History of the Yellowstone Film Ranch

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Credit Big Sky Journal

The history of Yellowstone Film Ranch and the dream behind it, tells a true story of Montanans coming together for the growth, protection, and servitude of the state. It started with Richard Gray, searching for a location to shoot an upcoming project “Broken Ghost”. With an episode of Anthony Bourdain’s “No Reservations” showcasing the quaint western town of Livingston, Montana, Gray headed to Montana.

After arriving, Gray was introduced to Carter Boehm who had acquired quite a bit of real estate within the Livingston area. Boehm, with a rich family history in film, a former audio specialist in the White House, and real estate connoisseur had a vision to return to the film industry. The two quickly saw eye to eye, shooting “Broken Ghost” in Livingston, Montana. Gray and Boehm enjoyed shooting together and decided to work again on their next project, the unaffiliated sequel to Braveheart, “Robert the Bruce”. While filming during the winter of 2018, Gray and Boehm spent time at Chico Hot Springs in Pray, Montana. Colin Davis, the owner of Chico Hot Springs, soon became acquainted with Gray.

Around the same time Gray, Boehm and Davis became acquainted with one another, the Montana film tax initiative was underway. This movement gave filmmakers in Montana tax incentives designed to draw more movies and TV shoots to the state to boost economy. Gray and Boehm worked closely with the Montana Film Commission as lobbyists to pass the MEDIA Act offering 20-35% tax credit to productions that use local crew and cast.

After the MEDIA Act passing, Boehm and Gray decided if they were to build a Western town set, it could also become a studio that other productions could use for the future. Davis suggested building the town right in Chico’s backyard, which made great sense for productions. Location and lodging!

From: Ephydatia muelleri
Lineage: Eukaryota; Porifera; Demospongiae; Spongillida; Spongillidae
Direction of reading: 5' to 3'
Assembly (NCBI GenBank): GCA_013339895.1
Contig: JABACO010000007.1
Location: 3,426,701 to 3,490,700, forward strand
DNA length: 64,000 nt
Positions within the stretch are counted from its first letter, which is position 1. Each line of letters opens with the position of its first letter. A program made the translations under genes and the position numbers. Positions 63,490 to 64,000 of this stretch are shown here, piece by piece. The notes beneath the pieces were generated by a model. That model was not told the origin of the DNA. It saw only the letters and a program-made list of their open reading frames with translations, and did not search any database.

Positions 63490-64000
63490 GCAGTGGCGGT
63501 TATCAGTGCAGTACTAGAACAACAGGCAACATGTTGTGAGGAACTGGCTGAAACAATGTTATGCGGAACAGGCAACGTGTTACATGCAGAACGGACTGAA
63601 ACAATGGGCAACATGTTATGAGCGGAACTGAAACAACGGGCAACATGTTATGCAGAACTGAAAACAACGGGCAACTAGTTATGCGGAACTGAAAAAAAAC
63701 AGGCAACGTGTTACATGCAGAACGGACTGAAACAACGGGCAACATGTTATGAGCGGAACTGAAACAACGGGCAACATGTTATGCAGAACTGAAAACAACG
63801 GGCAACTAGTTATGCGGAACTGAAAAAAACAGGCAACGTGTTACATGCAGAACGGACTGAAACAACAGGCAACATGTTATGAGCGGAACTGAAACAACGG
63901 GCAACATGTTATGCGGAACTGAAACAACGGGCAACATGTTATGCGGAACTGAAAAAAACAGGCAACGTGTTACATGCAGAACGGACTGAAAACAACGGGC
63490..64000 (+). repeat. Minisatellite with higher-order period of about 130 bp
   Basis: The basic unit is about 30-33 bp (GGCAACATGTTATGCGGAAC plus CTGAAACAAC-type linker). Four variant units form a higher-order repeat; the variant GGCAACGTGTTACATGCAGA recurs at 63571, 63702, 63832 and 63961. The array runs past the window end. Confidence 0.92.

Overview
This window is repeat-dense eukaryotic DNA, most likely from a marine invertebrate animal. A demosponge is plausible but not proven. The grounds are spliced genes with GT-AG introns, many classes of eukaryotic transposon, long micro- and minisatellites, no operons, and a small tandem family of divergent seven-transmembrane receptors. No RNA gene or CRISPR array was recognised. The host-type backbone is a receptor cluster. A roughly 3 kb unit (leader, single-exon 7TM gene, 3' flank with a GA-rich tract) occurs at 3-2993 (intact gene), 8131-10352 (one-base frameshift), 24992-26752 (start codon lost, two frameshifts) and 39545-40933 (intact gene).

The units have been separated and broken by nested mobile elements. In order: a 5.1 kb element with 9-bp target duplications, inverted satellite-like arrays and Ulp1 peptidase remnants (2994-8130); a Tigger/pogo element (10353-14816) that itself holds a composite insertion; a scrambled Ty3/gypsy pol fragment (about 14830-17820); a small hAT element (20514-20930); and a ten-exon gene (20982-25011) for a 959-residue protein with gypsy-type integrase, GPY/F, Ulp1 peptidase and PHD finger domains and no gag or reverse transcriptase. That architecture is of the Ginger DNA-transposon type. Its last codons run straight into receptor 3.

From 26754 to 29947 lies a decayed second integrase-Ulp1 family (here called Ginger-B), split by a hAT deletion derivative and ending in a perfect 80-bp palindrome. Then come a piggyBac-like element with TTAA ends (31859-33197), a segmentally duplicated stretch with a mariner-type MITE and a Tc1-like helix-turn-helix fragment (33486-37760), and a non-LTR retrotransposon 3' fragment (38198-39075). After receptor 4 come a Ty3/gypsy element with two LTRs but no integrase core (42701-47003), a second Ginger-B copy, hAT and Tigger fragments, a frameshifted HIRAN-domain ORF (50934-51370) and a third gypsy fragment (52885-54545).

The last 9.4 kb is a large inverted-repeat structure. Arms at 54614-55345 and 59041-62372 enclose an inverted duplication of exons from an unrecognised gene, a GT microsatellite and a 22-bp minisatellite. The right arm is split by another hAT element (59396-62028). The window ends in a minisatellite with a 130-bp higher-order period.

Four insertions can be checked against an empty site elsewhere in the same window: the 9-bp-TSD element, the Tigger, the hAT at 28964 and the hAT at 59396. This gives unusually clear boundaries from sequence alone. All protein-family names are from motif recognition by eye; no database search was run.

Credit Big Sky Journal

Much of the credit for the Yellowstone Film Ranch’s authentic aura goes to the vision of the three partners, but they had lots of help including production designer Lindsay Moran, and a host of Hollywood set designers. Although the backlot is built specifically for westerns, the idea is to have a variety of films to tell hundreds of Montana stories.

Before the tax credit, many stories told to be in Montana were shot in Canada, Utah or New Mexico. However, now the stories are told right in Paradise Valley providing local jobs and opportunities. The Ranch was completed in June 2020, with a wave of westerns shot in the year of 2021 including Gray’s first western “Murder at Emigrant Gulch”, Nicholas Cage’sThe Old Way”, and many more to wrap up 2021. The mission of the Yellowstone Film Ranch is to be the point of contact for Montana’s burgeoning film industry. Combining full production services, a western town, location services and maximizing the value of Montana’s tax credit.